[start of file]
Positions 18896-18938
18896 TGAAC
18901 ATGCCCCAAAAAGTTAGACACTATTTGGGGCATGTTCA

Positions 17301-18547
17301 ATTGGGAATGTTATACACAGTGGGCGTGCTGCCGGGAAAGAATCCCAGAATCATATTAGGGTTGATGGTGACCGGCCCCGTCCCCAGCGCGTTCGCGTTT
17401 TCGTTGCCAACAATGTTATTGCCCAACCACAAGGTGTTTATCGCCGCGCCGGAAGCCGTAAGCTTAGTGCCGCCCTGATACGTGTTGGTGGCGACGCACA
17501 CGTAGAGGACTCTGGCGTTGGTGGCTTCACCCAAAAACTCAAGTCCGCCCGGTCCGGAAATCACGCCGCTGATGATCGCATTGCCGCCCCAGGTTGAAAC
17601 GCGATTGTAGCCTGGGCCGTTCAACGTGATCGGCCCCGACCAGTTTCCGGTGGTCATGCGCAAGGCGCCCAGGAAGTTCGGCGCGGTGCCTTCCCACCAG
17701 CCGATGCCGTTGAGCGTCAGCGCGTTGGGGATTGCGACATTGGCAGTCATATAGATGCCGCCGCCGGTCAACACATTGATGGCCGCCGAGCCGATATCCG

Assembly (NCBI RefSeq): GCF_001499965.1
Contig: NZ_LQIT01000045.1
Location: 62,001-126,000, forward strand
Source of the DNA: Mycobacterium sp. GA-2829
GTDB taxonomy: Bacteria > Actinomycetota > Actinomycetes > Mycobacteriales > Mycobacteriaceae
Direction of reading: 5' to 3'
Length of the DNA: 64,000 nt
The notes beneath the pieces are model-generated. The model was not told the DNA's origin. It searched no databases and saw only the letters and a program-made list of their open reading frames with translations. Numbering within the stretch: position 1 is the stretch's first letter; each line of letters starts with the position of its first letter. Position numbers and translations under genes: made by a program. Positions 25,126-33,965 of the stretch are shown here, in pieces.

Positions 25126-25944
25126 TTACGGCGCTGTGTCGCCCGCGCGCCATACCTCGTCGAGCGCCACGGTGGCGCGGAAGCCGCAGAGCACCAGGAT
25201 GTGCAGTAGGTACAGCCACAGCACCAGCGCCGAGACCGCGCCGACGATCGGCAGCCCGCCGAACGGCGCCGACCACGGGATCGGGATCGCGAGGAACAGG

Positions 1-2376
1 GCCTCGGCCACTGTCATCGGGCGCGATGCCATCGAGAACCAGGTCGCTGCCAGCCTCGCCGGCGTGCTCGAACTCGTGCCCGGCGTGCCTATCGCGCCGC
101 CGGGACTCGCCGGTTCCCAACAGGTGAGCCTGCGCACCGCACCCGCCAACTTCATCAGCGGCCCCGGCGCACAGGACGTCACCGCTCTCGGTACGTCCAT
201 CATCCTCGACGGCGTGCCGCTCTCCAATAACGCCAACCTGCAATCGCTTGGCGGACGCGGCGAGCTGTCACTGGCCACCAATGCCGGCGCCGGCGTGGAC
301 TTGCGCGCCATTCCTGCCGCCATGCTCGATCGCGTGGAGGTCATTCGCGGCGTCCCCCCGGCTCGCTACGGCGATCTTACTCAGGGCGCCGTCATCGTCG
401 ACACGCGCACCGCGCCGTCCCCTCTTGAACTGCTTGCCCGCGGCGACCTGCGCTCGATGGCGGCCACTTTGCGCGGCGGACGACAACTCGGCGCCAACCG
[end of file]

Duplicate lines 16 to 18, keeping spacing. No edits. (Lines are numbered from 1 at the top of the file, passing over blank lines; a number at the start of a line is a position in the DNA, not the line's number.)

Length of the DNA: 64,000 nt
The notes beneath the pieces are model-generated. The model was not told the DNA's origin. It searched no databases and saw only the letters and a program-made list of their open reading frames with translations. Numbering within the stretch: position 1 is the stretch's first letter; each line of letters starts with the position of its first letter. Position numbers and translations under genes: made by a program. Positions 25,126-33,965 of the stretch are shown here, in pieces.

Positions 25126-25944